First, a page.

Pumping systems account for nearly 20 percent of the world's electrical energy demand and can range from 25 to 50 percent of the energy used in certain industrial operations.
Pumping systems are in widespread use around the world. They are found in domestic, commercial, agricultural, municipal water and wastewater applications, and in food processing, chemical, petrochemical, pharmaceutical and mechanical industries.
Although pumps are typically purchased as individual components, they operate as part of a system. The energy and materials used by a system depend on the design of the pump, the design of the installation, and the way the system is operated. These factors are interdependent and must be carefully matched to each other and remain matched throughout their working lives to ensure the lowest energy and maintenance costs, longer equipment life and reliability.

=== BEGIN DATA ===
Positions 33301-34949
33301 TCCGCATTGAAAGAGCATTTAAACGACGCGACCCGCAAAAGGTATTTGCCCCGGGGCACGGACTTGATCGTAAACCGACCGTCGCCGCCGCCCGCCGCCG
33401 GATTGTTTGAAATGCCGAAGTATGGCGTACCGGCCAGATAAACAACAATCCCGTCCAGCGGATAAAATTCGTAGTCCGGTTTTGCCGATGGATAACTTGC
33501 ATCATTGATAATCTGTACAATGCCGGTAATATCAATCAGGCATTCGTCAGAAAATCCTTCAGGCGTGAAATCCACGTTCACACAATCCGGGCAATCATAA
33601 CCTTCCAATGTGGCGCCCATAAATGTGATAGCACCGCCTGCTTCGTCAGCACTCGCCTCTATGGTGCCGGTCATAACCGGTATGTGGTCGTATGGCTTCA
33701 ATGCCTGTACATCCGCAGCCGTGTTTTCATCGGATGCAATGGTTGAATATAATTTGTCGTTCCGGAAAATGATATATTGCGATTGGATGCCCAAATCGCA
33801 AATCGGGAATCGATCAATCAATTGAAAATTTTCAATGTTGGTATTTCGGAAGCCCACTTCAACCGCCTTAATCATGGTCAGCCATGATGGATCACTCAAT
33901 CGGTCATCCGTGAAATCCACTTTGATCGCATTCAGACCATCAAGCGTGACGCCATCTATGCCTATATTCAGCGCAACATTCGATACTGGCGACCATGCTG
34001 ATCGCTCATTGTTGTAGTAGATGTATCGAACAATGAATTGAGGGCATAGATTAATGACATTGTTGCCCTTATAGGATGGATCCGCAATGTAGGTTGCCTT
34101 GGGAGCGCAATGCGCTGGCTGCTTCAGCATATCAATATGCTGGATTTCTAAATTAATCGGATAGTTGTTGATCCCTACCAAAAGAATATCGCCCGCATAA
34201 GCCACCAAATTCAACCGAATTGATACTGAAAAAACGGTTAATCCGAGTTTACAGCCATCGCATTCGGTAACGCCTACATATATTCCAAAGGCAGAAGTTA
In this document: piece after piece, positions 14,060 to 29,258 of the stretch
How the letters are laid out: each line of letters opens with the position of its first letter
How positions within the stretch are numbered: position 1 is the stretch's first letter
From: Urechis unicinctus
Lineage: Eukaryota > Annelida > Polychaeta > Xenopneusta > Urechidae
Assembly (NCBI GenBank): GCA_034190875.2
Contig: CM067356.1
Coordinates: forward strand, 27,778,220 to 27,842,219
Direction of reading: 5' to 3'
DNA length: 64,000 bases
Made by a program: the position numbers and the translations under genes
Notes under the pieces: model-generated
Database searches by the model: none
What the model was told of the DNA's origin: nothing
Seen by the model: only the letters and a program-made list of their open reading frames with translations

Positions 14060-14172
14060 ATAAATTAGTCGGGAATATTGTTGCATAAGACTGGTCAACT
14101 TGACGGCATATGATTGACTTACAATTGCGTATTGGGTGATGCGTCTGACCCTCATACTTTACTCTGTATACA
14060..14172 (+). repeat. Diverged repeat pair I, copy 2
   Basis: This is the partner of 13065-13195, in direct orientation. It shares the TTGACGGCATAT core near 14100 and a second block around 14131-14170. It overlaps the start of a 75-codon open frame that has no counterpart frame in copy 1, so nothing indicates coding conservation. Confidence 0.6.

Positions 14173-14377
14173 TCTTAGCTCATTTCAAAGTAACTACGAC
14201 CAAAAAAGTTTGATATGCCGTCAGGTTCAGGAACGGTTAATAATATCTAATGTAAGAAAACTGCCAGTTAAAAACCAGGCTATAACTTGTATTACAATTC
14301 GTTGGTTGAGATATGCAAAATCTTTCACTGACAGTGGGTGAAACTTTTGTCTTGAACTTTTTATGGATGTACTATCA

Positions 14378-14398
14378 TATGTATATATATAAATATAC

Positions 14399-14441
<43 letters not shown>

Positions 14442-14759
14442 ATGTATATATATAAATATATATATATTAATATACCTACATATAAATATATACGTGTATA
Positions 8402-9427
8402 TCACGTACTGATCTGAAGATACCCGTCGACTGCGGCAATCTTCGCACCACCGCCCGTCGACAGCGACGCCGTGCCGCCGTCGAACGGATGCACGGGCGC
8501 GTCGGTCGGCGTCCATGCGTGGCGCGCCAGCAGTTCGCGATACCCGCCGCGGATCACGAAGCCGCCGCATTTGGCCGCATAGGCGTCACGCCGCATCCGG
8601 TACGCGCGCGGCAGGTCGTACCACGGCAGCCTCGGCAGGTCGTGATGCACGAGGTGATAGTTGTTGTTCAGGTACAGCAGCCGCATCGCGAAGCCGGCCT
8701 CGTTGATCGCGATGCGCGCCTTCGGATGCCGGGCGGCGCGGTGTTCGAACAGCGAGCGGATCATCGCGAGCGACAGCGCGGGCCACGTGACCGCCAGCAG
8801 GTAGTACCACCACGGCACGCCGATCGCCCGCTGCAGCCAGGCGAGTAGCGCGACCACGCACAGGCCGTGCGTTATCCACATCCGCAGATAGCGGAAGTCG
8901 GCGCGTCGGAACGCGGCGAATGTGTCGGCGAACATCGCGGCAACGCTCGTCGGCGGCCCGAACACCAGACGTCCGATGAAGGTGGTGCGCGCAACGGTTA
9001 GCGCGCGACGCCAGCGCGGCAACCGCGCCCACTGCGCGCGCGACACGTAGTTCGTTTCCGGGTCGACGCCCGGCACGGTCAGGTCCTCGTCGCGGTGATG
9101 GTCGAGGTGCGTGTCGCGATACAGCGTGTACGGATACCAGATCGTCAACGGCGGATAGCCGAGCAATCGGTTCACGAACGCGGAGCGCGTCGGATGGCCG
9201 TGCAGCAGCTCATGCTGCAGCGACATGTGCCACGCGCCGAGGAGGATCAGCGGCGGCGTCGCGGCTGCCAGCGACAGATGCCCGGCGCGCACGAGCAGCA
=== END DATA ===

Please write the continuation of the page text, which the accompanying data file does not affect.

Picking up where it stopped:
The initial purchase price of a pump is a small part of its life-cycle costs, as can be seen in Figure 1, which details the principal components of life-cycle costs.
Figure 1. Life-cycle cost components of a pump
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